Brooks v. Clark County, No. 14-16424 (9th Cir. 2016)Annotate this Case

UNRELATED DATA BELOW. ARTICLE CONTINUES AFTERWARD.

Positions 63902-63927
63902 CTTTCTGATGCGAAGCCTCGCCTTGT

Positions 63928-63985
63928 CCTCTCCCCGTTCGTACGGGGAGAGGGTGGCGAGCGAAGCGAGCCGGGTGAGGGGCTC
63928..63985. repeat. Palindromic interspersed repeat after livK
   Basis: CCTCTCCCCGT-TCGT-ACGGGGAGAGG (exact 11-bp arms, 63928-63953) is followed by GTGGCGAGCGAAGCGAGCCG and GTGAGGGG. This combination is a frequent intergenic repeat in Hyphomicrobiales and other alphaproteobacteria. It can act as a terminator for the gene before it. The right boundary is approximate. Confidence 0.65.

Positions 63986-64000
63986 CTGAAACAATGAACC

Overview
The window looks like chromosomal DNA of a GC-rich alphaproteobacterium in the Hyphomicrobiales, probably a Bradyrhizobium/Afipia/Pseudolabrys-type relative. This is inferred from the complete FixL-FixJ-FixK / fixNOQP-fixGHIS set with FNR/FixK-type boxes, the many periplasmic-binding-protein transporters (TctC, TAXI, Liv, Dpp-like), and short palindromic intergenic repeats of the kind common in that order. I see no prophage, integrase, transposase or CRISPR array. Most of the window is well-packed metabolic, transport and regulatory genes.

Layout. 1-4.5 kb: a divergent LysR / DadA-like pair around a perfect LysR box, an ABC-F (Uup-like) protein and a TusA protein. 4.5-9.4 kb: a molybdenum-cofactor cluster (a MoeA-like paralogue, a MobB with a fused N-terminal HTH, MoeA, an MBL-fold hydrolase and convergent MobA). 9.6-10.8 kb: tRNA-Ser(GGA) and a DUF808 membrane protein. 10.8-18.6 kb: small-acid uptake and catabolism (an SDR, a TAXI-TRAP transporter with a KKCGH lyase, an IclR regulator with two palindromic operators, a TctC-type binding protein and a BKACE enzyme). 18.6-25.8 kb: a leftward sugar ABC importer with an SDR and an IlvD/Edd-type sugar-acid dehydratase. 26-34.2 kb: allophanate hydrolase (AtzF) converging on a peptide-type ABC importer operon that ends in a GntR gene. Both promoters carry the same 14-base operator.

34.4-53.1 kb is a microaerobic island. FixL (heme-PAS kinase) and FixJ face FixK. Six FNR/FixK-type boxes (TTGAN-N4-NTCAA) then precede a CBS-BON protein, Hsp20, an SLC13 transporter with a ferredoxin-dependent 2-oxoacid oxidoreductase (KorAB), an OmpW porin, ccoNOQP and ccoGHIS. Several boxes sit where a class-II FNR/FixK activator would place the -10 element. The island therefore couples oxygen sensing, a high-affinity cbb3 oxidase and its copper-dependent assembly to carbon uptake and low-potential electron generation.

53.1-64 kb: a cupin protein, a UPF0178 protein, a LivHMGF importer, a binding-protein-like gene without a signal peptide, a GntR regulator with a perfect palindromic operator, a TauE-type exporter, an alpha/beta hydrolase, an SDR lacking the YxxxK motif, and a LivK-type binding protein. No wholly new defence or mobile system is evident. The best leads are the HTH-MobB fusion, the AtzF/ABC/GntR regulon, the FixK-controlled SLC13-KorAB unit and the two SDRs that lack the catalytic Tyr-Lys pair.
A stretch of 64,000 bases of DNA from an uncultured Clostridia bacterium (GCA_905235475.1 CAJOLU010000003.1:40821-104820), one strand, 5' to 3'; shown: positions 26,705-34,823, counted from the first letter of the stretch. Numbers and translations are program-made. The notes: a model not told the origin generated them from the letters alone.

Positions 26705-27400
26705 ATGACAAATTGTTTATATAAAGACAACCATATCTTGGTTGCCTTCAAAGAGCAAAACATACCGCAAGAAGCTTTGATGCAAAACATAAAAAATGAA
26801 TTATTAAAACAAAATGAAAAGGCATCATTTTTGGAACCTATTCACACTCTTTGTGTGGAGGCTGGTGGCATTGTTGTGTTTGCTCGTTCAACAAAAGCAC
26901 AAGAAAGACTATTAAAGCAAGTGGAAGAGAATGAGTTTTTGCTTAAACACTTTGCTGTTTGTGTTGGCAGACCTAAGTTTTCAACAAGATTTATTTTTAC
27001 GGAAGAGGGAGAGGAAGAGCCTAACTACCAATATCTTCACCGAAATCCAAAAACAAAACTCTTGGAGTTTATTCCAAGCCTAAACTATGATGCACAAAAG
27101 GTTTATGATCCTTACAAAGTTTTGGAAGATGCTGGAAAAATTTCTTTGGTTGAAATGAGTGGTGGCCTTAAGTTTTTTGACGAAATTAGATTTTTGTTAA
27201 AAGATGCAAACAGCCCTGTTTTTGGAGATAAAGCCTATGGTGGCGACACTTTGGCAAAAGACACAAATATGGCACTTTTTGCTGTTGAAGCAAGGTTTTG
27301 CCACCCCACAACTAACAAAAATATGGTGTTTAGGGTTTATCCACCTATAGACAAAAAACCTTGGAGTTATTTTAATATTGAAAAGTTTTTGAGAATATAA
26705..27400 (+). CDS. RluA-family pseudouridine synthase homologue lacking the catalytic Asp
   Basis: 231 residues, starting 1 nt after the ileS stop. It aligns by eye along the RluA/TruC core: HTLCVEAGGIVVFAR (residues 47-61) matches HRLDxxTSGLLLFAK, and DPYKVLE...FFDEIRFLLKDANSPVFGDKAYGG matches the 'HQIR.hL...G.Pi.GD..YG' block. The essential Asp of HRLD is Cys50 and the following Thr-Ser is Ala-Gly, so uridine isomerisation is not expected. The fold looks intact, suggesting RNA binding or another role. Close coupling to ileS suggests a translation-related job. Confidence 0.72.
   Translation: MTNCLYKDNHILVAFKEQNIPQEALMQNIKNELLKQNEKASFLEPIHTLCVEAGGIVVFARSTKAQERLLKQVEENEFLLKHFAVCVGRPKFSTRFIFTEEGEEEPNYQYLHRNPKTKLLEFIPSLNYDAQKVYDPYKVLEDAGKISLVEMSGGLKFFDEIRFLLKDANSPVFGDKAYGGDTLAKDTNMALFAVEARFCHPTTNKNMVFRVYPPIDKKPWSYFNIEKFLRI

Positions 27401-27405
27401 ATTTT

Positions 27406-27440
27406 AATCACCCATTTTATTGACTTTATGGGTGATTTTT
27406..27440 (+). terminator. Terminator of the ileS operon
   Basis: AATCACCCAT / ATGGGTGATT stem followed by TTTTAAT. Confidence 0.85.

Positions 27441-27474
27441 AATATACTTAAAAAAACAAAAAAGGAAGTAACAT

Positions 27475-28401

Plaintiffs Brooks and Smith, bail enforcement agents, filed suit under 42 U.S.C. 1983, against various defendants after they were removed from a court room by a courtroom marshal at the request of a judge. The court concluded that neither precedent nor first principles justify giving courtroom officials absolute immunity when they allegedly use force in excess of what their judge commanded and the Constitution allows. In this case, the marshal was not performing a judicial function and he employed more force than the judge ordered him to use. The court concluded, however, that the marshal was entitled to a qualified immunity defense. Given the chaos in the courtroom and the undisputed evidence that Brooks was intent on disobeying the court’s instructions - and given his extremely vague and insubstantial allegations about his injury - it is simply not “beyond debate” that the marshal employed an unreasonable amount of force. Accordingly, the court affirmed the district court's denial of the marshal's absolute immunity defense and reversed the district court's denial of his qualified immunity defense.